Updated at 12:35 p.m. and 3:50 p.m.: Comments from privacy advocates have been added.
Google apparently decided to keep it clean, in more ways than one.
The attempt succeeded.
Marc Rotenberg, executive director of the Electronic Privacy Information Center, said Saturday that his group is "pleased" with the decision.
"This was not only required by California law (and Google is a California corporation) but is also the standard practice for commercial Web sites," he said in an e-mail.
Pam Dixon, executive director of the World Privacy Forum, also welcomed Google's decision.
"Although privacy policies are not a guarantee of perfect privacy practices, they are still an important tool for consumers," she said Saturday in an e-mail. Dixon added that such links are "something consumers have come to expect, and rightly so given that it is a standard practice."
The timing of Google's announcement--the afternoon before a long holiday weekend--may have appeared suspicious to some. But Rotenberg noted that his group "helped draw attention to the 30-day time limit in the California law following notice. We literally counted to 30 after sending the letter. Day 31 arrived and Google posted the link."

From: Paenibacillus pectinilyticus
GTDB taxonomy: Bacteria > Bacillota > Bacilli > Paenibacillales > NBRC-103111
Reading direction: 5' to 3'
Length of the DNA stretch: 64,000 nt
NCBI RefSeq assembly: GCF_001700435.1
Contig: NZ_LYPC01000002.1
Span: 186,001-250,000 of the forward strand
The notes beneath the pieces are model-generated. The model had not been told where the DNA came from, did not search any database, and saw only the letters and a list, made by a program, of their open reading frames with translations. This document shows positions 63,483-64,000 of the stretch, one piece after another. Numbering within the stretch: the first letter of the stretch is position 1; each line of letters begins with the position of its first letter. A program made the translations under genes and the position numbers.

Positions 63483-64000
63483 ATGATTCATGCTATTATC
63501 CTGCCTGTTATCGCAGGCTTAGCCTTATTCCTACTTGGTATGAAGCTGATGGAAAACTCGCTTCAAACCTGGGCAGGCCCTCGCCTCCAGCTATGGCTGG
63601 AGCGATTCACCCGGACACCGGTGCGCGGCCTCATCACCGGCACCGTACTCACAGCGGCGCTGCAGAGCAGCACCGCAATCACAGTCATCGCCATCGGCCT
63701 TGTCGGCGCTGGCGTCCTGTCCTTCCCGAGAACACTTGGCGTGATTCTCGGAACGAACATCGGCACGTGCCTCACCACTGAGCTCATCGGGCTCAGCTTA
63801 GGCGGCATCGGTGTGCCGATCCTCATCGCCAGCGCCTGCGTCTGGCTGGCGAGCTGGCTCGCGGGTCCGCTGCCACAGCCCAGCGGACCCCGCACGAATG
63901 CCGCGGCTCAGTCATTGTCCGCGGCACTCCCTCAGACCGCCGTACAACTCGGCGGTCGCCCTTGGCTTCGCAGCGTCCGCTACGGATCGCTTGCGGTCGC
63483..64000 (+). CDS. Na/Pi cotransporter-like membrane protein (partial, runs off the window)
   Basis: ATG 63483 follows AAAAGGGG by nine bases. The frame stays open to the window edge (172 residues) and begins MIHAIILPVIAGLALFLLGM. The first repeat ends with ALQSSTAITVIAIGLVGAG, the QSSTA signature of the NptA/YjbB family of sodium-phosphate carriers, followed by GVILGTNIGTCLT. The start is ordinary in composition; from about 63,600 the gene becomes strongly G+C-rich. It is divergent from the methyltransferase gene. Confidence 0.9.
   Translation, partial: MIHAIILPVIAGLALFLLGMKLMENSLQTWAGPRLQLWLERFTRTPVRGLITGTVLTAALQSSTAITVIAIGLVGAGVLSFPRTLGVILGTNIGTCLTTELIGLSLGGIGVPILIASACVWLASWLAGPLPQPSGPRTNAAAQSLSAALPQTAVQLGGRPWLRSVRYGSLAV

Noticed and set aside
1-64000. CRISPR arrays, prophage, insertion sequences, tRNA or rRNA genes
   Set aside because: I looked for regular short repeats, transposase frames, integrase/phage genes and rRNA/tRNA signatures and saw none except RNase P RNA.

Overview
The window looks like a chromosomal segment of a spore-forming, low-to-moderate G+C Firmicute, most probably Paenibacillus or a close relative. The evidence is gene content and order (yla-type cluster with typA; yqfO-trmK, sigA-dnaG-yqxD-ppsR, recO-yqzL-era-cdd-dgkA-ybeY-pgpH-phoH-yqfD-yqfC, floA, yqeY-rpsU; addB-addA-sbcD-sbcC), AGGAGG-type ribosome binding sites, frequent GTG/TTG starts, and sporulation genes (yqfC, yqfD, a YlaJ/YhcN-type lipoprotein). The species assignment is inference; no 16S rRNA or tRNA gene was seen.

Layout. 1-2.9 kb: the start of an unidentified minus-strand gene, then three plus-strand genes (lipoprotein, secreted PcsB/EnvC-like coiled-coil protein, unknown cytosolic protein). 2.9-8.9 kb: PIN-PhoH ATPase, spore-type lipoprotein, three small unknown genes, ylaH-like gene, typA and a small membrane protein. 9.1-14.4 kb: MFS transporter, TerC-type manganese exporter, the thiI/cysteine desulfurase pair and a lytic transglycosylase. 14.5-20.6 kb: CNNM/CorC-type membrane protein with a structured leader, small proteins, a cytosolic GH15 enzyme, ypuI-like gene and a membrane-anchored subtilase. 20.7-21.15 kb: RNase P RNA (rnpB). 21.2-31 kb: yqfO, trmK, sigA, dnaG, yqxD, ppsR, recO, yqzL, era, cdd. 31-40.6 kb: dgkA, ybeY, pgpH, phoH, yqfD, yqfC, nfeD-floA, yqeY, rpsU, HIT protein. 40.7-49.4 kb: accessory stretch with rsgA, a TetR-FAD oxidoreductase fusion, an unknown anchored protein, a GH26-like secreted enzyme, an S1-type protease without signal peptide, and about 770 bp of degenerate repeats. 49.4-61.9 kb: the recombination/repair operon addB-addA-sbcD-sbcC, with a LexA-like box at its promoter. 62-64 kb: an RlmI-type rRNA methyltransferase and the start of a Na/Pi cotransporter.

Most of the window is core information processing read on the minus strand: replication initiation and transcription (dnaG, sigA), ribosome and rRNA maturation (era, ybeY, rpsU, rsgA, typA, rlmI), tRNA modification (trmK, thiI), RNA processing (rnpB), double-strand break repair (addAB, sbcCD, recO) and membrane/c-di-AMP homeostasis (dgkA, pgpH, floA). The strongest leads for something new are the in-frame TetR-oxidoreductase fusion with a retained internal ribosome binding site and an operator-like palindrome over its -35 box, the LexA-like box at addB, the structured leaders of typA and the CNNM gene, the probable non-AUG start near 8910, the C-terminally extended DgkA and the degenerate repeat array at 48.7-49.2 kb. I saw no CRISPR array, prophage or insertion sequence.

Privacy advocates formal letter on June 3 (PDF). Google had maintained that it was doing nothing unlawful., sending Google a
Google competitors Microsoft, Yahoo, AOL, and Ask.com, by the way, all provide links to their privacy policies on their home pages.
A couple of side notes: Google Vice President Marissa Mayer noted in the corporate blog that Google founders Larry Page and Sergey Brin required the famously sparse home page to remain clean at 28 words, even with the change. Thus, the company removed the word "Google" from the copyright line and replaced it with "Privacy." Also her blog's title--"What comes next in this series? 13, 33, 53, 61, 37, 28..."--was remarkably obscure.